Kingram House ‘reviewing written communications’ to assist doctors’ health

By Mindo - 11th Sep 2018 | 355 views

Dr Ide Delargy, Medical Director of the Practitioner Health Matters Programme (PHMP), said it can be a “terrifying” experience for doctors to receive an unexpected letter with the Council’s logo. She said that sometimes, a letter from a regulator can be “a tipping-point” for a healthcare professional who “may be in a vulnerable place”.

 Dr Delargy said that, in recent months, the PHMP was involved in a “very good collaborative meeting” with the medical, dental and pharmacy regulators, where this issue was raised.

She said sensitivity to the manner in which the communication style may impact on the practitioner was discussed, while also acknowledging that regulators had a remit to fulfil. 

“We have been in contact with Dr Justin Brophy, Chair of the Forum [of Irish Postgraduate Medical Training Bodies] and Lead for the NOSP Connect Strategy regarding training for Medical Council staff dealing directly with registered medical practitioners,” according to a Medical Council spokesperson. “The Forum of Irish Postgraduate Medical Training Bodies, National Doctors Training and Planning (NDTP) and the Medical Council are all working collaboratively to support doctors’ health and wellbeing, which includes a review of our written communications with doctors.”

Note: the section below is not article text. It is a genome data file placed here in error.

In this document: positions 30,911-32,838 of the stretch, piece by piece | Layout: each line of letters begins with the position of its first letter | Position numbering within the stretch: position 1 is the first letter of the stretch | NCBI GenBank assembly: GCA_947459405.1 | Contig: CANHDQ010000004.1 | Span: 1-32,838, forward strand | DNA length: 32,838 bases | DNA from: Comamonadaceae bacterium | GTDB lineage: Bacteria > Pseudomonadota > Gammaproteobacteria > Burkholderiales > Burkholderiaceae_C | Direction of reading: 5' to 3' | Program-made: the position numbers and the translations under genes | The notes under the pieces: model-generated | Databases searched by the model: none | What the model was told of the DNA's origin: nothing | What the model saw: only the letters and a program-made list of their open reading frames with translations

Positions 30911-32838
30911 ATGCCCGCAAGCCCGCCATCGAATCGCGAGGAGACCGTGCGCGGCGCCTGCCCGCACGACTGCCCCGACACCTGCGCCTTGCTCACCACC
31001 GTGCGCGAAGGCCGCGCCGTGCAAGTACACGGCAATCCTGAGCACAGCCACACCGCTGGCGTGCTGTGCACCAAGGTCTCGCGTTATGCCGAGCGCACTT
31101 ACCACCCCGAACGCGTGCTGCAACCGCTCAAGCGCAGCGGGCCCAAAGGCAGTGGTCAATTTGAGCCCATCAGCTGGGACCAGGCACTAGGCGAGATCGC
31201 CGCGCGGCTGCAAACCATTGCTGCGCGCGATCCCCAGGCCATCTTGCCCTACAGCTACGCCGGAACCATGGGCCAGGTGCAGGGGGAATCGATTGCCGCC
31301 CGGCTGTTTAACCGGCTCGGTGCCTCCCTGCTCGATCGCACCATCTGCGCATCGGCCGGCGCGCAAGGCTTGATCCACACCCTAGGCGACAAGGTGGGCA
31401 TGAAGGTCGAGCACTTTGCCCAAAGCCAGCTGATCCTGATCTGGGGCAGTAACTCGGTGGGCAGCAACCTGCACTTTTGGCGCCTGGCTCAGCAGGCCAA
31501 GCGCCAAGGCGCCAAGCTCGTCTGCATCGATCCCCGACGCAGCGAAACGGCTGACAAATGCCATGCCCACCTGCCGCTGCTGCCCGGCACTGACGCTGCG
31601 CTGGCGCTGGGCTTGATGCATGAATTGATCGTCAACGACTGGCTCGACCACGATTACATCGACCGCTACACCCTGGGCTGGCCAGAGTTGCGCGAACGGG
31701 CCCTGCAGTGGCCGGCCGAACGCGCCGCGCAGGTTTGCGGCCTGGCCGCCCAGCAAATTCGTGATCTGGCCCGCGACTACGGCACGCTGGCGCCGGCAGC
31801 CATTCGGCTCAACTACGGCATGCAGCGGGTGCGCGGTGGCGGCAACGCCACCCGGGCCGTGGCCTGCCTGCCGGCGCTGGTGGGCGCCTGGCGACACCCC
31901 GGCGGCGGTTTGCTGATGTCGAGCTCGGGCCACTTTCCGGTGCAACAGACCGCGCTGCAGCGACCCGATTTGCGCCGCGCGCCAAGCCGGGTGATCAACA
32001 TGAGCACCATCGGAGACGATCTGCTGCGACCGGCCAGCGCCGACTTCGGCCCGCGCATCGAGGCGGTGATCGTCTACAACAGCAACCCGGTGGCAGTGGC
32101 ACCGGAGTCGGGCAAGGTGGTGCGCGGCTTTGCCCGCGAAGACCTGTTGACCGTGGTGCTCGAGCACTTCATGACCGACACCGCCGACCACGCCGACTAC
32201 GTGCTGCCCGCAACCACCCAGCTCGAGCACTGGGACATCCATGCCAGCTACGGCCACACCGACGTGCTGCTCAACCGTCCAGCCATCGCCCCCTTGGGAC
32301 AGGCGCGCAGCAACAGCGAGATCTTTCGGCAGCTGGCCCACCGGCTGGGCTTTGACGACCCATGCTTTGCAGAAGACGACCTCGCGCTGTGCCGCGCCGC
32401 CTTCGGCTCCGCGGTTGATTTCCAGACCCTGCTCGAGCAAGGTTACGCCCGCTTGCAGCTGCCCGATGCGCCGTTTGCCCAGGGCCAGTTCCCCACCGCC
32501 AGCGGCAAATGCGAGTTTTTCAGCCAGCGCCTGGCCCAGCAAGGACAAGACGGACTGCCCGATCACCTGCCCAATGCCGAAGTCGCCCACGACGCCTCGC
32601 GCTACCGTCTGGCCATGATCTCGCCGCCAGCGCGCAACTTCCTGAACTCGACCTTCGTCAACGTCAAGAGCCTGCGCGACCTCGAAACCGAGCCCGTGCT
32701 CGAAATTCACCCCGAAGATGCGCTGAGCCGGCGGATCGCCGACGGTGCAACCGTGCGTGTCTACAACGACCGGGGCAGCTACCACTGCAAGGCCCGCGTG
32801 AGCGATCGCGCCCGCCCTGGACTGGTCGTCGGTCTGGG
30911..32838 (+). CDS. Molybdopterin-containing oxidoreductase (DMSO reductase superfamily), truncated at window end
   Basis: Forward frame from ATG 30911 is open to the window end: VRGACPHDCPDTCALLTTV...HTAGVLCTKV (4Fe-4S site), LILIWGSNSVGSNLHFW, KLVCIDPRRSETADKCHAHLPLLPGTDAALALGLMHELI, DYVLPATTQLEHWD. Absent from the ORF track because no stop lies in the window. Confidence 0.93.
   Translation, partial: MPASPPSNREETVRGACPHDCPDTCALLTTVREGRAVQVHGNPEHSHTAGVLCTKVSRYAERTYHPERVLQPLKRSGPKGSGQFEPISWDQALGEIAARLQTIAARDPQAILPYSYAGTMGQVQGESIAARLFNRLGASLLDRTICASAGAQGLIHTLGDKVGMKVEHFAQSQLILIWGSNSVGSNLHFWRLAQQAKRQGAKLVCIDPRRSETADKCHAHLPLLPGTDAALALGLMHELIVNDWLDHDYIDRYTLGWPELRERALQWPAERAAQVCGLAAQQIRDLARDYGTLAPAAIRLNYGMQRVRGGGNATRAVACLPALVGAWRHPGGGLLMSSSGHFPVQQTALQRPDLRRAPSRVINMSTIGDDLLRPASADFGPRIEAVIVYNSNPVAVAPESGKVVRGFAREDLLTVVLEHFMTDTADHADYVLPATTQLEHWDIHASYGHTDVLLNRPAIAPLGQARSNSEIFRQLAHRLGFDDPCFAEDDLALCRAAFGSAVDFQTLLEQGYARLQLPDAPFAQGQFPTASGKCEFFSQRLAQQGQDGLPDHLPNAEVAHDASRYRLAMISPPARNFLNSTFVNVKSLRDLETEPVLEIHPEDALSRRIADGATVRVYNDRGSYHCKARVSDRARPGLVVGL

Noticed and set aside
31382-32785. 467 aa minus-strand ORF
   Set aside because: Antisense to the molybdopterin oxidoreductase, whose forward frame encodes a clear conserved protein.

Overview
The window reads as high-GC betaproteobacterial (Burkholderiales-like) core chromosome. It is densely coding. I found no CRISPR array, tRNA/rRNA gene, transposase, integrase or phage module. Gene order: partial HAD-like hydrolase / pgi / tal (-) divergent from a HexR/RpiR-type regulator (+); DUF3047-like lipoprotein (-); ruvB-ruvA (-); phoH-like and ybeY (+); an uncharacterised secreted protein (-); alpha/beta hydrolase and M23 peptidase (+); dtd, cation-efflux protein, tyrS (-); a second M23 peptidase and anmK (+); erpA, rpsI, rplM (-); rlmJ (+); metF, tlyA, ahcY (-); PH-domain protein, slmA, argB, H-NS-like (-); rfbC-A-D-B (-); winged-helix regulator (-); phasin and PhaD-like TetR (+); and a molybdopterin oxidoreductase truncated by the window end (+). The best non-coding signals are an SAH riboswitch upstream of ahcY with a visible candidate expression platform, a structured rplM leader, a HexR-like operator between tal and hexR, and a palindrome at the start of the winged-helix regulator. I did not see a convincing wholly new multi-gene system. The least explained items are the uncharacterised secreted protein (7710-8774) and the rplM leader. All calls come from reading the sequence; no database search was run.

The Council is also “looking at ways to further support the Practitioner Health Matters Programme”.

The regulator has a Health Committee which monitors and advises the Council about the health of individual doctors with identified health problems. 

Some 45 doctors were engaged with this Committee at the end of 2016, according to the Council’s annual report 2017.

“There is good evidence that doctors with health-related problems, especially substance misuse, have good outcomes with the correct interventions, balanced on occasion with the involvement of the relevant regulatory authority,” according to the Council’s spokesperson.

 “Fortunately, most doctors are in good health, but they are subject to the same illnesses as their patients. Most doctors who suffer illness will recognise that they have an illness, will attend their GP, consultant or occupational health physician and comply with the appropriate treatments and recommendations.  This may include taking time off work or indeed changing the nature of their work, either temporarily or permanently.”

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